Abortion: No Bright Line
I quote here comments I left at The Debate Link in resonse to an interesting set of thought experiments: things along the lines of 'whom would you save from a burning building--zygotes or a 4 year old? an adult or a 4 year old? a premie or a 4 year old? etc.
The structure of all the hypotheticals you give is an exaggerated choice of passively allowing one life or group of lives to end in order to save others. The first one is designed, it seems, to make visible the 'bright line' between human life and non- or proto- life. The problems that reducing the exercise to absurdity creates, I believe, demonstrate that the assumption is false: there is in fact no bright line.
Life is not a state, but a process. Human life has many shapes and forms, and is not circumscribed. Taking one aspect of humanity (consciousness, ethical reasoning, ability to feel pain, a heartbeat, etc) and artificially elevating it to The Measure of Humanity creates ethical confusion, because it is an arbitrary choice of many human attributes.
Human life is a nebulous idea. A life-form gradually approximates our idea of human life over a gestation and a lifetime.
So what does this have to do with abortion? I think we need to get comfortable with ambiguity first, than deal with it the same way we deal with any imperfectly knowable body of information. We still raise interest rates and take aspirin, even though we imperfectly understand the workings of the economy and the human body.
Then given what we know about the scientifically measurable features of fetuses, the ethical implications in terms of individual rights and predictable harms, and our inherited body of laws and political institutions, we balance our values for life and dignity to decide how we will exercise our citizenship.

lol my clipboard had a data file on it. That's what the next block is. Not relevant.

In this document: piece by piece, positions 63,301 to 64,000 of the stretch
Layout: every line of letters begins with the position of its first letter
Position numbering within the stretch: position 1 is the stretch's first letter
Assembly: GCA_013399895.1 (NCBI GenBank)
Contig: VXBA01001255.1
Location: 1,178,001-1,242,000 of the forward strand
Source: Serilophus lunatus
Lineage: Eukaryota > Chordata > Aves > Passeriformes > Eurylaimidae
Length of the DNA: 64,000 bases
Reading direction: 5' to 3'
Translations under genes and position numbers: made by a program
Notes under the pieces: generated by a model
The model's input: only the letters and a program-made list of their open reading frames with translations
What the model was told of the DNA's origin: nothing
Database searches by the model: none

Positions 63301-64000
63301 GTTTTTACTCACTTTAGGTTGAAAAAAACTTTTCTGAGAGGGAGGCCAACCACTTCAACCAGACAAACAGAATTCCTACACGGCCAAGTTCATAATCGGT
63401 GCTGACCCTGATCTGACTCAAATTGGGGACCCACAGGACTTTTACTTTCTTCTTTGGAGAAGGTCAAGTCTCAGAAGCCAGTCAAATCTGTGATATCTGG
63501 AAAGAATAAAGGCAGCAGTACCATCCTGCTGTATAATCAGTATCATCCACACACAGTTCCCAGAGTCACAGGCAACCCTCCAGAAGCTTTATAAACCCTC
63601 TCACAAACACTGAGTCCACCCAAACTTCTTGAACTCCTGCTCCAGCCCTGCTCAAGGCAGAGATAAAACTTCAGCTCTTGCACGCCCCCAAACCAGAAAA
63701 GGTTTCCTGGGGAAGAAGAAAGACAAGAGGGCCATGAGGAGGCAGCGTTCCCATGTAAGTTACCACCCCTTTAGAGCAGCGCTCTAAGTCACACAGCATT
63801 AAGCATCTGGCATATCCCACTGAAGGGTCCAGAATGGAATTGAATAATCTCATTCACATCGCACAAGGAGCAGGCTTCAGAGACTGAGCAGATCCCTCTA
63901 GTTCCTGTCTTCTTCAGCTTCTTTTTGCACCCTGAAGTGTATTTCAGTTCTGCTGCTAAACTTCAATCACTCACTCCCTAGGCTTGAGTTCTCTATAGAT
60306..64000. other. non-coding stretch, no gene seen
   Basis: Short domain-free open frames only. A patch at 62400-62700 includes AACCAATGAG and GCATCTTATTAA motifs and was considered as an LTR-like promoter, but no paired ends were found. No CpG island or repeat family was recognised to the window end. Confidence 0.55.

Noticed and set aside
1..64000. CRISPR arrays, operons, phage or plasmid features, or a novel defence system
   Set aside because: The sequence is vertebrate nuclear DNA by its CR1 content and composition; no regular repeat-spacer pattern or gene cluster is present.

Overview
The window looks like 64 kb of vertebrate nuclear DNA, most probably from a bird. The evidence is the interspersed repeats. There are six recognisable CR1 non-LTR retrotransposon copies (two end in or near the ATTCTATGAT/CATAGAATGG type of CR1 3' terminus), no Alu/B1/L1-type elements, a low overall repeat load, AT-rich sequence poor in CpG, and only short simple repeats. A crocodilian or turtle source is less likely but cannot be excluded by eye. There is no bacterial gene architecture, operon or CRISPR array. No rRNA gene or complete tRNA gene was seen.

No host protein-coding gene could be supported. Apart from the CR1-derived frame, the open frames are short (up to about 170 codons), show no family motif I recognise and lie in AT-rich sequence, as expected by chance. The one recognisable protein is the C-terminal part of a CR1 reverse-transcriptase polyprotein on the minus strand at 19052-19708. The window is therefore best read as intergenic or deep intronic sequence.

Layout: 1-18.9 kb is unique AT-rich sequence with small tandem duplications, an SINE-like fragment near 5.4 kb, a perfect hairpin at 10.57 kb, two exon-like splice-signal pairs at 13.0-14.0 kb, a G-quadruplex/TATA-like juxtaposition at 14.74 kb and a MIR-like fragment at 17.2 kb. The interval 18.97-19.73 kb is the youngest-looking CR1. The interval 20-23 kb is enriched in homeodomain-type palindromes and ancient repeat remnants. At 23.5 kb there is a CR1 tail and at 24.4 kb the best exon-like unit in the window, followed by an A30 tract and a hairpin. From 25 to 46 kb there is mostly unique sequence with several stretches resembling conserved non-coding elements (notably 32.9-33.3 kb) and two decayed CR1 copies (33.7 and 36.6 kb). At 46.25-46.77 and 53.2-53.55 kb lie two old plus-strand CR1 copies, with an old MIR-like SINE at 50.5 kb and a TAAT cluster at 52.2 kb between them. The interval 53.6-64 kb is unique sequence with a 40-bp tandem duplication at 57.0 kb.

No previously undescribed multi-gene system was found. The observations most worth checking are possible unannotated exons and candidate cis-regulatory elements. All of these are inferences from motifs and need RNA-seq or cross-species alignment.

There unfortunately will never be an 'answer' as to whether abortion is right and wrong, or when exceptions apply, with the certainty of a mathematical law. There cannot be, in an issue charged with values, matters of degree, and uncertainty, just as there will never be a final word on something as complex as whether US foreign policy should be isolationist or activist.
There is no absolute answer, only the evolving political/cultural landscape, and we have to decide how we shape it and react to it.
That does not mean that once we make our best guess, we should not be rigorous in convincing others of our way of thinking and exercising our political rights to bring that plan to pass. We should. But we must always have the humility to remember that it is just that--our best guess. That's the essence of centrism.